Outgoing AMS VP External Sally Lin is petitioning the Minister of Immigration, Refugees and Citizenship to count experiential learning experiences toward permanent residency applications.
Sponsored by NDP Member of Parliament for Vancouver East Jenny Kwan, Lin’s petition seeks to amend the eligibility guidelines of the Express Entry Program — a points-based immigration system that ranks residency applications according to their skill sets.
More specifically, it asks the Ministry “to allow international students to count full-time paid-experiential and work-integrated learning experiences gained while they are full-time students, as eligible work experience for Permanent Residence status.”
For UBC students, this would apply to work-integrated experiences such as co-op and WorkLearn programs.
Opened since February 16, 2018, it has garnered 1,744 signatures, exceeding the minimum requirement of 500 for it to be presented to the House of Commons.
“This is no longer for the sake of meeting the minimum requirements to have it brought up [to the House of Commons], but it’s just to continue to demonstrate that there is a large amount of support behind our policy stance,” Lin said.
“We don’t recognize ... [international] students’ contribution”
Lin attributed the petition’s creation partly to the unfair advantage that domestic students hold over international students in terms of job prospects upon graduation.
“Job prospects tend to be competitive for any graduate of any university,” she said. “But given that international students tend to have uncertain status with long-term immigration, it is likely that they are disadvantaged in this regard.”
Gurekamdeep Sidhu, a third-year international student majoring in electrical engineering, described the difficulty of getting hired as an international student. He applied close to 200 jobs before finding one related to his field.
“There’s no incentive for employers to hire people who they think will go back to their country,” he said. “That’s one of the things that most [interviewers] told me, that ‘We would hire you if you had residence ... or if we knew that you would stay here and continue contributing to us.’”
Sidhu believes that access to permanent residency would “open up a lot of options” for international students, but the work experience they do have is not recognized in the residency application. Other students say the implementation of the petition’s proposal would be an “amazing rule change.”
“Doing 16-20 months of co-op and not have it count as work experience makes no sense considering the work we end up doing is fairly equivalent to some of the junior positions in the respective fields that the new grads get hired for,” commented Reddit user vatsaav05.
“If [the work experience is] affiliated with some kind of organization that is accredited, or if you have like 1000 plus hours, or you’ve made some substantial contribution — it would be nice if [the government] could recognize that,” said Joey Lim, a third-year media studies international student who has held the same WorkLearn position since May 2017.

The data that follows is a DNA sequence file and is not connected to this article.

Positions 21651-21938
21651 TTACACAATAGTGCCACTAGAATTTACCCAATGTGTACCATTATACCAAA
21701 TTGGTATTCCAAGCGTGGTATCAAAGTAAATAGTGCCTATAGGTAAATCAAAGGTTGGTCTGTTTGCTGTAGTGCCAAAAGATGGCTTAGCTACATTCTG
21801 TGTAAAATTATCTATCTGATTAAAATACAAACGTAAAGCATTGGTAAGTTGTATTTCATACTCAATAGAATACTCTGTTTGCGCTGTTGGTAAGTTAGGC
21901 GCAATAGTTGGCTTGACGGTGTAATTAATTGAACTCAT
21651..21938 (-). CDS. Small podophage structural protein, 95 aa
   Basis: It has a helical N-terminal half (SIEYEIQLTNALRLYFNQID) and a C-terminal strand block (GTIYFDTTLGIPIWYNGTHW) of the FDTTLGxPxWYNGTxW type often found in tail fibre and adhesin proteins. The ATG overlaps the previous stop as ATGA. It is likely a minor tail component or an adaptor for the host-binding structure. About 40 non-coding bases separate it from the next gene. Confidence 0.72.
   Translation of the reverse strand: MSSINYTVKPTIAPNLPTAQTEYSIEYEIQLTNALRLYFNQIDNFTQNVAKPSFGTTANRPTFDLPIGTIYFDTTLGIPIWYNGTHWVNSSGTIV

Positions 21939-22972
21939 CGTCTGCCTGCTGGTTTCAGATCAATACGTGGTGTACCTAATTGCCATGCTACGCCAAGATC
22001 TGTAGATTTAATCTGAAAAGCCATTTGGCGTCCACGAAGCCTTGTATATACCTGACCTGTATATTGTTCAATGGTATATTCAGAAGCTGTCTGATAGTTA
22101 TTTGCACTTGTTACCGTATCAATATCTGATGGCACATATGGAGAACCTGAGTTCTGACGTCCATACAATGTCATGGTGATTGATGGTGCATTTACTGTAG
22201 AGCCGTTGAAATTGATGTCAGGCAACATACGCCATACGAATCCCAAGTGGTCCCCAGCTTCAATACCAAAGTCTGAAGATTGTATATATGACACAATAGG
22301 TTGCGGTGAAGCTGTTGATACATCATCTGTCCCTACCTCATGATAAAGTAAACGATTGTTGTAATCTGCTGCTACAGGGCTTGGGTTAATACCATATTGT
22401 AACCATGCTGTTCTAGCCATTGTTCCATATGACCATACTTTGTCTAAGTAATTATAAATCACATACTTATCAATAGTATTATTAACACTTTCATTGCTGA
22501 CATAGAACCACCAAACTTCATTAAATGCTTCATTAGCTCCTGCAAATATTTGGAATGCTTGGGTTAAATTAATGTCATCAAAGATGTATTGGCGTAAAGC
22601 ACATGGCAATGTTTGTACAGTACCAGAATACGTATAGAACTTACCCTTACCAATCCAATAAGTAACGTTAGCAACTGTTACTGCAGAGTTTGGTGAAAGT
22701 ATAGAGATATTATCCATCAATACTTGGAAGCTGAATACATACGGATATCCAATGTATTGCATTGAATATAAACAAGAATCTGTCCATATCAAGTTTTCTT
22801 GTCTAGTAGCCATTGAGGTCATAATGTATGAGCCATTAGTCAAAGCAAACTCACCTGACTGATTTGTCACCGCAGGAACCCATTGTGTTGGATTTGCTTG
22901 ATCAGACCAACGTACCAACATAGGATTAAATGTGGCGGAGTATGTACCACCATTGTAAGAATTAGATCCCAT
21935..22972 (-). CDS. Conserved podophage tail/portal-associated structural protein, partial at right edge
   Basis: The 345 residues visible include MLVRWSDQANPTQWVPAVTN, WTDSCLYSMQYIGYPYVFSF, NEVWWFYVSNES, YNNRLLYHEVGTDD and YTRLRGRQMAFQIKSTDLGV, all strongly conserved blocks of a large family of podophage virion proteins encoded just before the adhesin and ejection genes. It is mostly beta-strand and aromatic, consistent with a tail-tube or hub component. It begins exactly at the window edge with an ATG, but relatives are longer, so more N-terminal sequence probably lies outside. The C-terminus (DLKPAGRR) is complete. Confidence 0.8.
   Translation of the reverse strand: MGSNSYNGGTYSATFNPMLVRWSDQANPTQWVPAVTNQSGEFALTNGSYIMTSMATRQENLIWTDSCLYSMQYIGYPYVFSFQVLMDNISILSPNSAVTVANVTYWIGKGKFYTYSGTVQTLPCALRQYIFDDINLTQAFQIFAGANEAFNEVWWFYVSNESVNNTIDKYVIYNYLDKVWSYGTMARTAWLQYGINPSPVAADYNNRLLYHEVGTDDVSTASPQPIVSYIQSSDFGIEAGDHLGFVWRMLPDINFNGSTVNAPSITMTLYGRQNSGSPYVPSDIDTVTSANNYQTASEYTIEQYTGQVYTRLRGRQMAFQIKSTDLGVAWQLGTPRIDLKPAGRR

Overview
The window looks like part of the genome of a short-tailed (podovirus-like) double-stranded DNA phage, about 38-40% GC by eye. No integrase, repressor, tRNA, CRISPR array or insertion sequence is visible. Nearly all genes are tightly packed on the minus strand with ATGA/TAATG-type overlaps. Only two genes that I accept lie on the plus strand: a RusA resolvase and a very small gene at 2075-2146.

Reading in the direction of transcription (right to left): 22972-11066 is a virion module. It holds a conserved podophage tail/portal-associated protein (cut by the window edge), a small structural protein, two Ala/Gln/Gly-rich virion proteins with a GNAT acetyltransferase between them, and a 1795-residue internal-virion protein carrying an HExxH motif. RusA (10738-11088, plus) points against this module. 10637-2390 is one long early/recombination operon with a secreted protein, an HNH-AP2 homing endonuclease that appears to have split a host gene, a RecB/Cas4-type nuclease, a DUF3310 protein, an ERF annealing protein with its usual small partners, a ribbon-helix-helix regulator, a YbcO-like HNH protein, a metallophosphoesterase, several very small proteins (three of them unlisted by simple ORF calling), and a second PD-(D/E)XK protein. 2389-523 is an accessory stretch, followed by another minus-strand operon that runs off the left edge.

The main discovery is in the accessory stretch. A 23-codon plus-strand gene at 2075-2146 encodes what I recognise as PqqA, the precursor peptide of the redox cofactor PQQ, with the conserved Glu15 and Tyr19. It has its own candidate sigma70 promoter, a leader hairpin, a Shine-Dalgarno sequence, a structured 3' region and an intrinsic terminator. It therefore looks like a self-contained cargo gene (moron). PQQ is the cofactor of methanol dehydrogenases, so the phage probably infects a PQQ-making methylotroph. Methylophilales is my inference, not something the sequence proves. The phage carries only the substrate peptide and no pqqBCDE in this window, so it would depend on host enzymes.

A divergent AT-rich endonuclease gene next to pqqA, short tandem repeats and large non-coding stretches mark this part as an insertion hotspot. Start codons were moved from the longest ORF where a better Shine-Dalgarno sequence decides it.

Lin’s petition also notes that Canada would not produce enough domestic graduates to meet the full demand that will be created in the near future. In particular, “there will be 5.8 million job openings, with more than 65 per cent requiring post-secondary training,” between 2013 and 2022.
Accordingly, Kwan said there needs to be a “major overhaul” in this area to improve the Express Entry system.
“What is wrong with the program in my view is that we don’t recognize and honour [international] students’ contribution,” she said.
“[The government] needs to bring in an immigration policy that reflects that if you’re good enough to study here, you’re good enough to stay here ... We need to have different people with different experiences to come here, to support us not just culturally in the community, but economically as well. What better way than to tap into the people that are already here, that are already absorbing our Canadian culture?”
While the Department of Immigration, Refugees and Citizenship declined to comment on the petition until it is closed for signatures, they noted “the value of potential applicants with post-secondary education, with Canadian work experience and working proficiency” in an emailed statement to The Ubyssey.
The department also cited that in 2017, nearly 19,000 post-graduation work permit holders and more than 9,000 study permit holders transitioned to permanent residency in Canada.
“Clearly, former international students are a key source of candidates in Express Entry because of their age, education, skills and experience,” reads the statement.
Having exceeded the signature requirement, the petition will close on June 16 and be presented to the House of Commons. The federal government will then have 45 calendar days to respond to the petition.
“We really appreciate the MP for sponsoring this and creating a pathway for us to bring this issue forward,” said Lin, while also stressing that the issues of education and equal opportunity of job prospects for students “need to be addressed all across the floor.”
“And so, we eagerly look forward to the response from the government as well.”